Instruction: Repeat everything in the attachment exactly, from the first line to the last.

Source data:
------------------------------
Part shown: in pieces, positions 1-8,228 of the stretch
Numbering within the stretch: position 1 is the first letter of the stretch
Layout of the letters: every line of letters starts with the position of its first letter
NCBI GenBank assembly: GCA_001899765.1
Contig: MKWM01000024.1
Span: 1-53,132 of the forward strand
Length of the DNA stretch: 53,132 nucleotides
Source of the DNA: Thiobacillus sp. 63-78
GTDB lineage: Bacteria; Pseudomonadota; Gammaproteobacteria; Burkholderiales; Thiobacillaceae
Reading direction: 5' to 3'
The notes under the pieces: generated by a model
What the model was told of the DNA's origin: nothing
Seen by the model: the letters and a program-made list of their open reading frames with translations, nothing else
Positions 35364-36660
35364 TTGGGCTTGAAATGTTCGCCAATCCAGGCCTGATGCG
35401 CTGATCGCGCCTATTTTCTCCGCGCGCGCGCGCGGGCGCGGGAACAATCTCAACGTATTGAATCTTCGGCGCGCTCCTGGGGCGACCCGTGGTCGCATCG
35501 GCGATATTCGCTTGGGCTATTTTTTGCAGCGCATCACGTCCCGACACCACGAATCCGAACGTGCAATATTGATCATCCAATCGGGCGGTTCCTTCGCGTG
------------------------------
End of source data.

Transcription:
Part shown: in pieces, positions 1-8,228 of the stretch
Numbering within the stretch: position 1 is the first letter of the stretch
Layout of the letters: every line of letters starts with the position of its first letter
NCBI GenBank assembly: GCA_001899765.1
Contig: MKWM01000024.1
Span: 1-53,132 of the forward strand
Length of the DNA stretch: 53,132 nucleotides
Source of the DNA: Thiobacillus sp. 63-78
GTDB lineage: Bacteria; Pseudomonadota; Gammaproteobacteria; Burkholderiales; Thiobacillaceae
Reading direction: 5' to 3'
The notes under the pieces: generated by a model
What the model was told of the DNA's origin: nothing
Seen by the model: the letters and a program-made list of their open reading frames with translations, nothing else
Positions 35364-36660
35364 TTGGGCTTGAAATGTTCGCCAATCCAGGCCTGATGCG
35401 CTGATCGCGCCTATTTTCTCCGCGCGCGCGCGCGGGCGCGGGAACAATCTCAACGTATTGAATCTTCGGCGCGCTCCTGGGGCGACCCGTGGTCGCATCG
35501 GCGATATTCGCTTGGGCTATTTTTTGCAGCGCATCACGTCCCGACACCACGAATCCGAACGTGCAATATTGATCATCCAATCGGGCGGTTCCTTCGCGTG